Daily Lesson Plan (Template)

Name: Ashley Folden Date: 03/03/17

Subject: Science Topic: Post-Test

Grade: 1st Length of Lesson:


Lesson 6, 20 minutes

Introduction (Essential Question): What have we learned about Sound and Light?
Standard: General Science Content
Cluster: Waves: Light and Sound, Structure and Properties of Matter
Objective:
1st - S.1.GS.1 Students will plan and conduct investigations to provide evidence that
vibrating materials can make sounds and that sound can make materials vibrate.
1st S.1.GS.2 Students will make observations to construct an evidence-based
account that objects can be seen only when illuminated.
1st- S.1.GS.3 Students will plan and conduct an investigation to determine the effect
of placing objects made with different materials in the path of a beam of light.
1st S.1.GS.4 Students will use tools and materials to design and build a device that
uses light or sound to solve the problem of communicating over a distance. *

Specific Objective: Students will complete a post-test to determine the material obtained
from the science unit of Sound and Light. The students will need to score an 8/10 or 80% in
order to show mastery of the content.

Method(s): The lesson will first take place in whole group instruction. All of the students
will be given the post-test to complete which is the questions from the pre-test that have
been reworded, as well as five extra questions to test more vocabulary that should have
been obtained through the lessons.

Materials:
Post-test handout

Direct Instruction: Direct instruction will begin with the teacher reviewing all the lessons
that were taught throughout the unit. The class will review vocabulary terms as well as the
experiments. The teacher will then tell the students that they will take a test on the
knowledge that they have learned through all the science lessons. The teacher will instruct
the students to do the best they can, including spelling to the best of their ability. The
teacher will collect the students tests once they have finished.

Guided Practice: The guided practice will consist of all the students participating in the
review at the beginning of the lesson and the completing the post-test which will wrap up
the entire unit on sound and light.

Differentiation: The differentiation for this lesson will be the variety of questions within the
post-test. There are questions where the students will supply the answer such as fill in the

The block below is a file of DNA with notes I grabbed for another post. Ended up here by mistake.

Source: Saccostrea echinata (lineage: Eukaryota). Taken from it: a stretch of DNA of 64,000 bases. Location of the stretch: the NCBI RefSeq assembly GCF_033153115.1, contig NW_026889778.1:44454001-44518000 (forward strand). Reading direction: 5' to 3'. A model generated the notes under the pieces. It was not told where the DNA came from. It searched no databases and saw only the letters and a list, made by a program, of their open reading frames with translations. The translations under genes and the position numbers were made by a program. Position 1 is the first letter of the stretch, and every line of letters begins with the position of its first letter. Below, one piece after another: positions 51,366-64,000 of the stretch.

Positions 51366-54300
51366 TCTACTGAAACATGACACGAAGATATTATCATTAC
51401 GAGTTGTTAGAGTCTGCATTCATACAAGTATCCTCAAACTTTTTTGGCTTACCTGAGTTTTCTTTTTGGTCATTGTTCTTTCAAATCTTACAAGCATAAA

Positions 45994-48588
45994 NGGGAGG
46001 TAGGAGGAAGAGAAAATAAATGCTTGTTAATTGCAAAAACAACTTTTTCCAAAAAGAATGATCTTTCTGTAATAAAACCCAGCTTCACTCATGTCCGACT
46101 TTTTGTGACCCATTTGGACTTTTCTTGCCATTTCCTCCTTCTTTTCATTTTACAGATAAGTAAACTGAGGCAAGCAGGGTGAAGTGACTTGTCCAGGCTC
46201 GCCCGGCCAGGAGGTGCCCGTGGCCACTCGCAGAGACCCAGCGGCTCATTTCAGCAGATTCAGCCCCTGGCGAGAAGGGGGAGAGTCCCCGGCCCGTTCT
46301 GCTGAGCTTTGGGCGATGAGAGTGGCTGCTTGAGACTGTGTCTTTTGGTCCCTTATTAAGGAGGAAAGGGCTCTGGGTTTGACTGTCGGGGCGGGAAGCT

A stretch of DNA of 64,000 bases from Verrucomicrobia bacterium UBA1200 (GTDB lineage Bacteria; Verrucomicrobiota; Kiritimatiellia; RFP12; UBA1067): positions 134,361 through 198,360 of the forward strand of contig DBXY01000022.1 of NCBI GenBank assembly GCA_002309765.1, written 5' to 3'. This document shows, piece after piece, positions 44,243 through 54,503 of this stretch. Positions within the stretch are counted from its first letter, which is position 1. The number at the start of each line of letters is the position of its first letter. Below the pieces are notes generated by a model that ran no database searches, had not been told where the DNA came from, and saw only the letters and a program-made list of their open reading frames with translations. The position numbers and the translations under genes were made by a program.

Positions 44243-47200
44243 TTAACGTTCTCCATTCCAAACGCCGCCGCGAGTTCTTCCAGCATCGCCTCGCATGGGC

blank, there are multiple choice questions, as well as yes and no and true false. For the
students who struggle with reading answer choices the teacher will read the questions and
the answer choices aloud. For the students who are above level they may write in complete
sentences, and for the below level students they will be asked to write to the best of their
ability and spelling will not count against them.

Lesson Closure: The lesson will close with the teacher collecting all of the students post-
tests. After the post-test has been completed the teacher will go over the answers with the
students so that they will know to themselves what they have gotten correct and incorrect.
Independent Practice: The independent practice will consist of the students completing the
post-test on their own, which tests their understandings from all of the unit on sound and
light.
Assessment: The assessment will be the students post-tests. The students will receive a
score out of ten since there are ten questions. The scores on the post-test will be compared
to the scores on the pre-test to determine the students improvements from the beginning of
the lesson until the end. The students will need to score an 8/10 or 80% in order to show
mastery of the content.

Reflection: This lesson was simply just the post-test. I changed the pre-test into the post-
test by rewording the questions for 1-5 and then adding five more questions to test their
knowledge on what they have learned from all the lessons. Some of the students seemed to
take the post-test easily, others seemed to have difficulty reading the questions so I read the
questions for them one on one. I wish I would have just kept the original idea of five
questions because I feel having the ten was too much for the first graders to handle. I
probably should have simplified the wording on the questions also. The question I had went
along with the FOSS Science Kit but I still felt the whole test should have be simplified and
in a better format.
TASK 4: Focus Students Template

Identify two focus Rationale for Focus Student 1: The first focus student is a female who typically tests well in all of her content
students with diverse areas, especially in reading. I chose the student because she scored a one out of five on the pre-test and I know
learning needs. Provide with learning the science terminology for the lessons that she has not been exposed to as well as interacting with
your reasoning for the materials and providing the support with the science journals she will show improvement after taking the post-
choosing the 2 test.
students.

Rationale for Focus Student 2: The second focus student is a mail who in all of his other subjects is testing as an
emerging student, or a student who on the border of being on level. This student also scored a one out of five on
the pre-test. I feel that if this student would receive one on one attention and scaffolded sentence structures for